EXALTED JOURNEYS

 Michelle Ineson 4TH YEAR

Refining road based tourism to better utilise the sublime and poetic qualities of the New Zealand landscape has demonstrated the potential for benefits to arise that could not only improve the experience of the journey but also build both domestic and international tourism, in turn providing economic diversification to rural communities.

It is an established trend that populations are moving from rural to urban environments and that this internal migration is contributing to the pressures faced by rapid population growth in our major cities. This study explores the potential for tourism to contribute to the economies of rural towns with the overarching desire to contribue long term to rural sustainability. The development of themed highways as a means to showcase landscapes and generate income has been successfully perused both in New Zealand and overseas however, the concept of encouraging greater usage through enhanced facilities that challenge the existing vernacular is central in this investigation. In designing sites with the objective to improve the experiential qualities of travel, this research identifies aesthetic, emotional and economic factors that contribute to flow on effects that positively influence rural economies, communities and regional ecology.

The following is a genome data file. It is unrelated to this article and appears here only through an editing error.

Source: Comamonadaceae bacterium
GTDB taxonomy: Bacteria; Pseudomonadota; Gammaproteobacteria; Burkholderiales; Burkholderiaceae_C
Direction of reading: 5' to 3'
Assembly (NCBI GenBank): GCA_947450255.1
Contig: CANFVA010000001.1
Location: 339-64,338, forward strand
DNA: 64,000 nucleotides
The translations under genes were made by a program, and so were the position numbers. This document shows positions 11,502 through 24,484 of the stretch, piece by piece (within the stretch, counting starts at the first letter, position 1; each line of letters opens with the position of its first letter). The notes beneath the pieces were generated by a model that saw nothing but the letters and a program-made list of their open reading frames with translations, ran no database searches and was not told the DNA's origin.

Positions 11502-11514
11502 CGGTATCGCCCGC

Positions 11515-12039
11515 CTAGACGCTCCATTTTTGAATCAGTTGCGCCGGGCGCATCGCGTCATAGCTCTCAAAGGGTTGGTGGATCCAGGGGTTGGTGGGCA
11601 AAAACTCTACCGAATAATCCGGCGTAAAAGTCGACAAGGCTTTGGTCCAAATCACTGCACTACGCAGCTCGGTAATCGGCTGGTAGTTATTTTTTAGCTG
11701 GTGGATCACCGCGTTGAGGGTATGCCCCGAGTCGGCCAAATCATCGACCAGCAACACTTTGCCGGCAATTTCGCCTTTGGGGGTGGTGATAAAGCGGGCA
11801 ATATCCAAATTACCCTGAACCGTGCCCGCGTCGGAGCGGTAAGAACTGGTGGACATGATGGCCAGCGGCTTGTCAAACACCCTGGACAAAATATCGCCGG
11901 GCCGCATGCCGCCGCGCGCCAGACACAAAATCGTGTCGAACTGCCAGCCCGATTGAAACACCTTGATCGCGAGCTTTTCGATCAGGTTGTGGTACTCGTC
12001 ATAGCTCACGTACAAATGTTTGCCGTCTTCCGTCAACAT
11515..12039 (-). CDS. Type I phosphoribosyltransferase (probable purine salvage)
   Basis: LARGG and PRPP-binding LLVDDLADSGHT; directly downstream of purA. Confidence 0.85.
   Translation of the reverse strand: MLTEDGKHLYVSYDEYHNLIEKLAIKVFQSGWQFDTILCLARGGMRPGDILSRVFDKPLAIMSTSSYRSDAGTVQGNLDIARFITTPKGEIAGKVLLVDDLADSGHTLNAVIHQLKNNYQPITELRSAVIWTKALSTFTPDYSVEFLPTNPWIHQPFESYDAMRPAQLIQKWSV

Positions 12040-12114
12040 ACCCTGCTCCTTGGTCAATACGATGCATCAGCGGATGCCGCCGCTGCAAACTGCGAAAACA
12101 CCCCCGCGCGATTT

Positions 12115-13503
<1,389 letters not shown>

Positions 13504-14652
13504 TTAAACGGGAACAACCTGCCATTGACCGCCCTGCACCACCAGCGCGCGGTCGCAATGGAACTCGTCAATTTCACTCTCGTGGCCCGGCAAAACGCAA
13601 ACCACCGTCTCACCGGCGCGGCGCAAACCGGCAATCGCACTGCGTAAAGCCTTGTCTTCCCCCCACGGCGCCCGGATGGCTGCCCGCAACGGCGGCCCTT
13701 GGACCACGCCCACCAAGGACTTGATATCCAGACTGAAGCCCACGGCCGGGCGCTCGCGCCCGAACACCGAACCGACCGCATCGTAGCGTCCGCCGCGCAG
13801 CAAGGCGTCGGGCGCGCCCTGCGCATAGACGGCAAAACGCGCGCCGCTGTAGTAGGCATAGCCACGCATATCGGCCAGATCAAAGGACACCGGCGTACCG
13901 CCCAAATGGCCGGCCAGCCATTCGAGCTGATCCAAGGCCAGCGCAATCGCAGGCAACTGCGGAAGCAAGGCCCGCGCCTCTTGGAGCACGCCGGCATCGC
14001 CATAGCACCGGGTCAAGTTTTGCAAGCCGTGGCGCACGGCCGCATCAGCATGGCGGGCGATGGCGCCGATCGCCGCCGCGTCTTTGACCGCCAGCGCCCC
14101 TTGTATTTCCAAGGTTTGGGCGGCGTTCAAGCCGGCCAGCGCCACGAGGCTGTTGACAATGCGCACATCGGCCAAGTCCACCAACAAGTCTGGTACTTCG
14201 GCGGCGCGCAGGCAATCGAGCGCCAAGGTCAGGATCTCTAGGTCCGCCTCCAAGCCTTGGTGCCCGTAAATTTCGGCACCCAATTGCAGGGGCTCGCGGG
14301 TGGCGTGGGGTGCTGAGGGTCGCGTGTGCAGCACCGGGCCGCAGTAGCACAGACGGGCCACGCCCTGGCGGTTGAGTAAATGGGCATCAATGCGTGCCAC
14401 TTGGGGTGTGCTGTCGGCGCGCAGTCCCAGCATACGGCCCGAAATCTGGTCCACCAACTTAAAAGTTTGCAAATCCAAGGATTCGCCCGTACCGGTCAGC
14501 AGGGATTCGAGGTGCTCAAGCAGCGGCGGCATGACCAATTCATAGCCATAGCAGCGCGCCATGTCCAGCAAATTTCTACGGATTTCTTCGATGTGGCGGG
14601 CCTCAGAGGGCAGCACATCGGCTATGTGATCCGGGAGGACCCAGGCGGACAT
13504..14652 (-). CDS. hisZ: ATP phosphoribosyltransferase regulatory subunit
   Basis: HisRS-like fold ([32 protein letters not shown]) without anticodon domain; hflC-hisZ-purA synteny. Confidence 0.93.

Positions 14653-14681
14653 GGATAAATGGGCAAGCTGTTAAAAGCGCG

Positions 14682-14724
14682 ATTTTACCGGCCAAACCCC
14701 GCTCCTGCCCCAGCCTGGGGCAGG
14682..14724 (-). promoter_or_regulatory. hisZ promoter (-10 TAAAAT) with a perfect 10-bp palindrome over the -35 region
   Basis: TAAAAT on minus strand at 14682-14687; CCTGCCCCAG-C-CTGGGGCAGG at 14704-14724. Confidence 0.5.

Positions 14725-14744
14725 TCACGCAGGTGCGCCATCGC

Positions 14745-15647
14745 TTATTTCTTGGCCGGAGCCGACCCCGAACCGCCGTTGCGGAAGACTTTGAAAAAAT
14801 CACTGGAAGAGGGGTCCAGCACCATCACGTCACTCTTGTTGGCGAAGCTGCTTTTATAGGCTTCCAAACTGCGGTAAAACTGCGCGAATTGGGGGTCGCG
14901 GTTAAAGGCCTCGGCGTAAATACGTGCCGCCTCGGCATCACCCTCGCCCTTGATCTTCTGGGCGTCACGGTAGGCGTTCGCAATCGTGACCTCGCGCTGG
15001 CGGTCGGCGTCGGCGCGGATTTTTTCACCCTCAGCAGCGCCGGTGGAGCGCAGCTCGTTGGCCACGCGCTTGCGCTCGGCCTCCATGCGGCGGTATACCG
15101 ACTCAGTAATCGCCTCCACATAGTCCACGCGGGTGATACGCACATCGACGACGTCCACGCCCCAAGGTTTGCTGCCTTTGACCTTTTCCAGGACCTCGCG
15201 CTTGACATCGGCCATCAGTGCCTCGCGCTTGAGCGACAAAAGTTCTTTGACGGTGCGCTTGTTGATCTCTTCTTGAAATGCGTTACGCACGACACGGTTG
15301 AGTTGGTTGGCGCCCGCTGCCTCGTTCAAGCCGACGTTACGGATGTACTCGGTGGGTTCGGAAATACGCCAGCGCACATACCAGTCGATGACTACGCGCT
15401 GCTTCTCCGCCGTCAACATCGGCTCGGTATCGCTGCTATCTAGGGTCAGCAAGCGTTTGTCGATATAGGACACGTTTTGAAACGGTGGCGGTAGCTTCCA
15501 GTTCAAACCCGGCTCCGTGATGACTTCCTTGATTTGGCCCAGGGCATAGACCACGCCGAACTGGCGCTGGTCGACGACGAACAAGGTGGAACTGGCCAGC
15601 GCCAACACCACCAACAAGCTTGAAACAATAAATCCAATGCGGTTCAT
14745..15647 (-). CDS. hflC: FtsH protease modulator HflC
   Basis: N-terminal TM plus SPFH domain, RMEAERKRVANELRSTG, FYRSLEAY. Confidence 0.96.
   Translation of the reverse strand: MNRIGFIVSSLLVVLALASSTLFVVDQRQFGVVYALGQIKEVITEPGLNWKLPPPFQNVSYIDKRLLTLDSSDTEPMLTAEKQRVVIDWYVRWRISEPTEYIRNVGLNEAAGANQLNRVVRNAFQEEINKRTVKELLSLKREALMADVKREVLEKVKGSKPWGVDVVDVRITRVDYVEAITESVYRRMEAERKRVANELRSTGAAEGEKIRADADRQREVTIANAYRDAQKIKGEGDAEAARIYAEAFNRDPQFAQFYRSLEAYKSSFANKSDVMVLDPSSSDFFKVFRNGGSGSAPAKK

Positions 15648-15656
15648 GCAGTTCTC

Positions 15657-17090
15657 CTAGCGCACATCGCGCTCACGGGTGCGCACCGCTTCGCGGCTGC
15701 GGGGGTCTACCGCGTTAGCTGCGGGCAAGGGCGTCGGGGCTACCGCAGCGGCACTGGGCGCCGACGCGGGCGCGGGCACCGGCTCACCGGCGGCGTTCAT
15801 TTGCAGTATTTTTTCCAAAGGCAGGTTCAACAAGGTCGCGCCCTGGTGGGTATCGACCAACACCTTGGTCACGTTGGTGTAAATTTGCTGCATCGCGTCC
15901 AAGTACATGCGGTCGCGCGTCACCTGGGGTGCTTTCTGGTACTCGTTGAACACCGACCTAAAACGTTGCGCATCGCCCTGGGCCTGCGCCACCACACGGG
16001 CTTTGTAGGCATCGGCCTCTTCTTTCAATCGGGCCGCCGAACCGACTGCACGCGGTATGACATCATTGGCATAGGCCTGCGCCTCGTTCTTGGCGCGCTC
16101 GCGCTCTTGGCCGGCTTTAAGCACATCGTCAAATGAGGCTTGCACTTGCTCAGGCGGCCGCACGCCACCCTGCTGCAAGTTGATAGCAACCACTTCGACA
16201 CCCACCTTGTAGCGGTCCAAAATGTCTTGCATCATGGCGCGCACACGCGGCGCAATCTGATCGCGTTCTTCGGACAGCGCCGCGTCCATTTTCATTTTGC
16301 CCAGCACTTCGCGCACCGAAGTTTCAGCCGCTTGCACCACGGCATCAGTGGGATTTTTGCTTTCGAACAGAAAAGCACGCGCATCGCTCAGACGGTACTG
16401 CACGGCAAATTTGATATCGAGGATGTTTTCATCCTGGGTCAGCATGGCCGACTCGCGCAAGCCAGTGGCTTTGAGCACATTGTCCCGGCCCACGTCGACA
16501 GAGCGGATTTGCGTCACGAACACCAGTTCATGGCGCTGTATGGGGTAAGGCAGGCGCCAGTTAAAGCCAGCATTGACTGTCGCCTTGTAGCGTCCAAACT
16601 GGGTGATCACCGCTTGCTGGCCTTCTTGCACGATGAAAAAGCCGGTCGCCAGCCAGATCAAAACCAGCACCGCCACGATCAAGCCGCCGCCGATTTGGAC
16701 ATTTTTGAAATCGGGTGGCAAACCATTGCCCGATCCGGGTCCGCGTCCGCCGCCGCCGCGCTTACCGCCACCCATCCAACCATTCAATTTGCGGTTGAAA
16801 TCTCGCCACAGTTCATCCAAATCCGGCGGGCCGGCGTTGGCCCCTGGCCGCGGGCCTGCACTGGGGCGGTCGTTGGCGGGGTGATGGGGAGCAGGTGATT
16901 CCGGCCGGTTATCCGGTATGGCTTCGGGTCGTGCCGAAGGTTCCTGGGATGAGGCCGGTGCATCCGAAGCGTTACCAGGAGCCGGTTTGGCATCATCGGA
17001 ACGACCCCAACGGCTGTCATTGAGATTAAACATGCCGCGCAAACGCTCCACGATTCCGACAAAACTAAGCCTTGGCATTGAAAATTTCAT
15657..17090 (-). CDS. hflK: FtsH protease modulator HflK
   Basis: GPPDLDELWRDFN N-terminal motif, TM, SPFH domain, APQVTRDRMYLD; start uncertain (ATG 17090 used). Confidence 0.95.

The study is in two parts, the first develops a Central South Island themed tourism route that passes through as many small towns and landscape typologies as possible. The second phase sits within this route and involves designing a series of rest stops that reference the awe-inspiring characteristics of the landscape. As an over arching theme this research looks in to the concept of the sublime and how classical music, painting and cinema represent this effectively abstract construct, interpreting feelings of the awe, fear and unease evoked when confronted by powerful natural landscapes. The resulting design interventions draw from the topographical, geological and climatic qualities of the immediate site yet the theoretical framework allows this model to be transposed to any region where landscapes evoke the sublime emotions of astonishment, admiration, reverence and respect.